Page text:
The Sign of Four lets us get to know more about Sherlock Holmes through the unraveling of an intricate case. It gives a greater glimpse into Holmes’ drug habit and his pompous and abrasive personality. This time, Holmes and Watson are presented with a mystery at least ten years in the making when a young woman approaches Holmes with a story of her father who vanished ten years ago and her subsequent receipt of precious jewels and now an invitation to meet someone who promises to shed light on the mystery.
Many times through the story, Holmes makes it a point to say that he has a number of theories but doesn’t want to expound on any of them until he has the appropriate facts. Contrary to Holmes’ abundance of theories, the reader walks alongside Watson in confusion as more and more diverse elements pile up without having any clear indication as to their relationship to one another or to the central case. What starts off as the hope of solving a decade old disappearance turns into a case of murder and grand larceny as the crew stumbles upon a corpse and a missing treasure.
As the case grows more intricate Holmes annoyingly goes “off stage” a few times to work on some of his own theories. I found these moments annoying because Watson remains in Baker Street waiting for Holmes and as a result we only get a few sentences of explanation as to these elements of Holmes’ adventures or investigations. Some of these moments involve moments of disguise and subterfuge. It’s entirely possible, based on some of the other elements in this book and the previous novel, Study in Scarlet, that these scenes were deemed to be too dull for inclusion and if that is the case then I applaud Conan Doyle for leaving them out. Still, part of me wanted to see more of Holmes in action rather than Holmes in narrative.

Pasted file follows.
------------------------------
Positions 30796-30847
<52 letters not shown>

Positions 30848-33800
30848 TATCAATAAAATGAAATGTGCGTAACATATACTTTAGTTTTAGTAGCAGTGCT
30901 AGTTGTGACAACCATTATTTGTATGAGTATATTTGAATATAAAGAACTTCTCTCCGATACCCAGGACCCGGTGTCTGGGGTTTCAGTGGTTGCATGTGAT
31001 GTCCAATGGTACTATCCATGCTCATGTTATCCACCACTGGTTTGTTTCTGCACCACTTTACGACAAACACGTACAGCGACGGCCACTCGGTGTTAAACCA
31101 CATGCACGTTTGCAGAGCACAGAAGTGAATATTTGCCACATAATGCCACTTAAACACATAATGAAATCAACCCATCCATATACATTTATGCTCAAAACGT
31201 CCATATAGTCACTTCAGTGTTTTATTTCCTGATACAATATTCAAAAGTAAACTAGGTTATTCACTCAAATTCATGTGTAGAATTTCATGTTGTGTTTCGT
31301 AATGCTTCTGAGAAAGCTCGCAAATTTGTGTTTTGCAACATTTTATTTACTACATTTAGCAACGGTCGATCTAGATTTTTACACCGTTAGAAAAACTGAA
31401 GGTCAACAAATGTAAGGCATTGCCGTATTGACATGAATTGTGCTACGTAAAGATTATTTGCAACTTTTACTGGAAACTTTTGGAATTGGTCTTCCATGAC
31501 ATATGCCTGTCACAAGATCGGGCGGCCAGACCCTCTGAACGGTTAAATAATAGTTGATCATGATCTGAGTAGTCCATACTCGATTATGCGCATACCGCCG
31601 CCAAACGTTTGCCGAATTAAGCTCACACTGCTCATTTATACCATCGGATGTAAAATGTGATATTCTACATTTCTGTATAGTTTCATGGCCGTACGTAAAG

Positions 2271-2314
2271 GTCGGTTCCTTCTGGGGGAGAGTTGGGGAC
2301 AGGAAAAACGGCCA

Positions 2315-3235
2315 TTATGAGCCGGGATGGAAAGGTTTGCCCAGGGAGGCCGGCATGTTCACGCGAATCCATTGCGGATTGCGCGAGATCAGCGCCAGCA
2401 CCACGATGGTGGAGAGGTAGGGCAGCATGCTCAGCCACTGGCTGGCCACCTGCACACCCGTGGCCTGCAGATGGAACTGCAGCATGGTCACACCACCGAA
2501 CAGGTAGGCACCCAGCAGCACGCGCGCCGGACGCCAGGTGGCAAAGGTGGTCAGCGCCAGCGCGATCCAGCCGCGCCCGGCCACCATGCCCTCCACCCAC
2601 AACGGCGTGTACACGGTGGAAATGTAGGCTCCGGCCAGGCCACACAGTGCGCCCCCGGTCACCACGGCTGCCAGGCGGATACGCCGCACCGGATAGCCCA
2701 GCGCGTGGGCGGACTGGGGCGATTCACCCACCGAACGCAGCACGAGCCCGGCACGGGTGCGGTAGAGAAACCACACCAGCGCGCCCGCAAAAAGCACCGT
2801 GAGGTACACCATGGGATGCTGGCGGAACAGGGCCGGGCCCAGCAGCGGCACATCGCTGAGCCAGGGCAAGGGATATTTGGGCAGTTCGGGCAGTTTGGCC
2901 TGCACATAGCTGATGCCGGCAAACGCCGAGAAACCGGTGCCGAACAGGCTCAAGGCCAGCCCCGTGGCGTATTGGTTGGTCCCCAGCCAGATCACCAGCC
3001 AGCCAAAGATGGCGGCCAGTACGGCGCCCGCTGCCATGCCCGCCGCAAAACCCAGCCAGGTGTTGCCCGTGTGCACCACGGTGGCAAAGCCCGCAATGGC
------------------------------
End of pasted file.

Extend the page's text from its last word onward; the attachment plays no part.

As the mystery wraps up and we reach the conclusion, we once again receive a lengthy narrative retelling a story that happened decades prior. I found this story a bit more interesting to read than the story told at the end of Study in Scarlet, but I was still a little bored by the lengthy narrative. Much of the action and intrigue of the story was boiled down to its most basic elements or left out entirely as the narrator simply presented the base facts from memory.
The overall concept of this particular mystery was fairly intriguing and I liked the way that it played out. I found myself liking this novel slightly better than the first Holmes story but still felt a little underwhelmed as to the overall style and structure. The nature of his intelligent deductions is fun and while his character is abrasive, I enjoy getting to know more about Holmes. A solid sequel.
3 out of 5 stars
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